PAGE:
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Abstract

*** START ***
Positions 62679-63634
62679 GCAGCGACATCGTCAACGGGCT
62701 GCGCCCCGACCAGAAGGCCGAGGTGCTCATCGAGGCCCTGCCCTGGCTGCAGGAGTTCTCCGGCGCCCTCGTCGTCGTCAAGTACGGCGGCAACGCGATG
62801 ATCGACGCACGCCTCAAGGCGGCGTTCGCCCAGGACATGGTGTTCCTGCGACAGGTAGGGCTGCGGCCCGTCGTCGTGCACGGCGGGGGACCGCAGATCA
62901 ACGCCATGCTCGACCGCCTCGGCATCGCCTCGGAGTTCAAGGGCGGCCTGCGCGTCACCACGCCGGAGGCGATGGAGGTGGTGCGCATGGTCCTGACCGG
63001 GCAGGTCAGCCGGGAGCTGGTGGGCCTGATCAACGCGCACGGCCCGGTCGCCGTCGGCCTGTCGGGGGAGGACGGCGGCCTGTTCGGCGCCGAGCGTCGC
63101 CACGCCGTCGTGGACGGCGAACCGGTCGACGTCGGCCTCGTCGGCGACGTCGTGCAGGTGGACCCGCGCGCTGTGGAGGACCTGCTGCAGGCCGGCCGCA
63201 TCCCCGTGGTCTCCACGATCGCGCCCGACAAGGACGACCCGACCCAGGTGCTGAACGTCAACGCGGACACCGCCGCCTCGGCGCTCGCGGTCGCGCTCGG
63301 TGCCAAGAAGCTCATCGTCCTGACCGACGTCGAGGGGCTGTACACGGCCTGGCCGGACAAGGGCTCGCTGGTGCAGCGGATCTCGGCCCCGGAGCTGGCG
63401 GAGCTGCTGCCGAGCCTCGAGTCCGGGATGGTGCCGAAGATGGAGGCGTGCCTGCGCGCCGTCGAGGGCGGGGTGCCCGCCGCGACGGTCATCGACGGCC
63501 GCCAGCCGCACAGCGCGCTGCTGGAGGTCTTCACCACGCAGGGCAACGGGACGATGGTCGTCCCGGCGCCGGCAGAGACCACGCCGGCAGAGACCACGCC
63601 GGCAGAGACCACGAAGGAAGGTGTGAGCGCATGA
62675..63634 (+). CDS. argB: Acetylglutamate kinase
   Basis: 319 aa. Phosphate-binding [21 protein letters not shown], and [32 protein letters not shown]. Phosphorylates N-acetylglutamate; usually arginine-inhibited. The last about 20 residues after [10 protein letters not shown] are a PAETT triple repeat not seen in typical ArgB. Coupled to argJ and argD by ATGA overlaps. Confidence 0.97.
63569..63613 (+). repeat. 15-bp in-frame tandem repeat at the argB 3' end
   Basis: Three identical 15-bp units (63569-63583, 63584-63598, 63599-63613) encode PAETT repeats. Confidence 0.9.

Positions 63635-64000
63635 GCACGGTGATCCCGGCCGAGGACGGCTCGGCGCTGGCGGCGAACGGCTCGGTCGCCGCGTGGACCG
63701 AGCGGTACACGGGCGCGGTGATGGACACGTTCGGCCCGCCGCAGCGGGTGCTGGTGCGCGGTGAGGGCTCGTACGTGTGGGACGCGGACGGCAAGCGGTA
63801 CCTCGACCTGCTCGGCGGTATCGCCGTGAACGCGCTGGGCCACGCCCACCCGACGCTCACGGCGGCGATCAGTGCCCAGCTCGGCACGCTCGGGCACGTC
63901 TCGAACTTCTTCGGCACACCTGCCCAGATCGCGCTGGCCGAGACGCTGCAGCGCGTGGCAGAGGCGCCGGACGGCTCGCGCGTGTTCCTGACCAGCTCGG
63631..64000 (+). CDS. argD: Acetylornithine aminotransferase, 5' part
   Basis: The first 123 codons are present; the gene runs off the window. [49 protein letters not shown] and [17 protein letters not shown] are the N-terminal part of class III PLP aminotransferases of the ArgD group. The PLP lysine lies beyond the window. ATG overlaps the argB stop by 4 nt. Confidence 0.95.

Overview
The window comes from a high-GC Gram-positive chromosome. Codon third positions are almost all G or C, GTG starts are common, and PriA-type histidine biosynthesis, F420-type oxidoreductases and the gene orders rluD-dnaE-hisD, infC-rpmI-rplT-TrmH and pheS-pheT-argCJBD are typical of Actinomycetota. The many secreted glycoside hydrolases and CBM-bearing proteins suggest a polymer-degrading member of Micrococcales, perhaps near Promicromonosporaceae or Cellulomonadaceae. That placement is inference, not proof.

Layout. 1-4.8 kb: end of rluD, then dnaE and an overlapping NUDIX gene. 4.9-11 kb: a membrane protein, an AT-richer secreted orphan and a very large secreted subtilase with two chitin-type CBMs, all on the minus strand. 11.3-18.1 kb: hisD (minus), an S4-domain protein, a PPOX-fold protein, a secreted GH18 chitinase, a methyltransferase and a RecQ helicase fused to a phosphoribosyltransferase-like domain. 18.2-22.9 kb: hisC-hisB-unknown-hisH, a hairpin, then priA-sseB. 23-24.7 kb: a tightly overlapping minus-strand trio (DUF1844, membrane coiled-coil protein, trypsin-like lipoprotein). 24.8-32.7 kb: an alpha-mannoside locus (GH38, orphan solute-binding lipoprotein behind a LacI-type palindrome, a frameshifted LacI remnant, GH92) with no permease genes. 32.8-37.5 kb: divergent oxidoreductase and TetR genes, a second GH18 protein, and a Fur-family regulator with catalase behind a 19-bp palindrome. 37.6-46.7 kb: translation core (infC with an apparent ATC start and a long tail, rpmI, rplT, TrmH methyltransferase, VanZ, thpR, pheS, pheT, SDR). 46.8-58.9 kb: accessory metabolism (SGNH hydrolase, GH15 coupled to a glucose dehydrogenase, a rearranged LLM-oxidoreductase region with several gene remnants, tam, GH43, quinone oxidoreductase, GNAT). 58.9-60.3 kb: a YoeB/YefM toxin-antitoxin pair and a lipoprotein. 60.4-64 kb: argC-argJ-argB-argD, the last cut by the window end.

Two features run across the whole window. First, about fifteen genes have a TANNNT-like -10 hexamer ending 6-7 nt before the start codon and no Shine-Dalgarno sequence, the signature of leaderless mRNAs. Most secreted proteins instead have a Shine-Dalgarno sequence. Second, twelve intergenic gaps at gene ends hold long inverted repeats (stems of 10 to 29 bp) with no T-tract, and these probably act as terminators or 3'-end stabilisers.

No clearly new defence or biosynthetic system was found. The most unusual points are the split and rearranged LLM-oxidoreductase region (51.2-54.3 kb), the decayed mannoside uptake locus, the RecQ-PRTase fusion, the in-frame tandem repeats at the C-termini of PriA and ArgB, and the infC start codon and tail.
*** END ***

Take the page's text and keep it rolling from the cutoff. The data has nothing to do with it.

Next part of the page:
This Ph.D. dissertation describes the main project of my academic research at the University of Chicago as a graduate student: the identification of substrates of ubiquitin E3 ligases using our lab’s unique system called orthogonal ubiquitin transfer (OUT). Each chapter describes different, sequential steps in how the goal was finally achieved; each chapter builds on the previous, akin to rungs in a ladder, and together they demonstrate a logical, sequential way of approaching and solving the problem in distinct steps. Chapter 1 describes background information about the ubiquitin-proteasome system, as well as the Yin lab’s previous research and established information on OUT at the time of my joining the program, and also includes some parts of my work in the earliest year of my study. Chapter 2 describes my own part in the development of a ubiquitin ligase for OUT via rational design and specific point mutagenesis, as well as my work and analysis on the E2-E3 interface. Chapter 3 involves the construction of a phage display library displaying the U-box domain of the ubiquitin ligase E4B, as well as the screening for active mutants, and the analysis of the consensus of the sequences of the mutants selected. Chapter 4 involves the characterization of the selected mutants and the assaying of their activity with OUT, as well the application of the selected amino acid sequences onto corresponding residues on other U-box E3 ligases, namely, the yeast homolog Ufd2 and CHIP, and the activity of those mutant analogs on putative substrates. Chapter 5, the last chapter, describes the practical application of the whole OUT cascade in vivo, and the proteomics screening for substrates, and the verification of such substrates.

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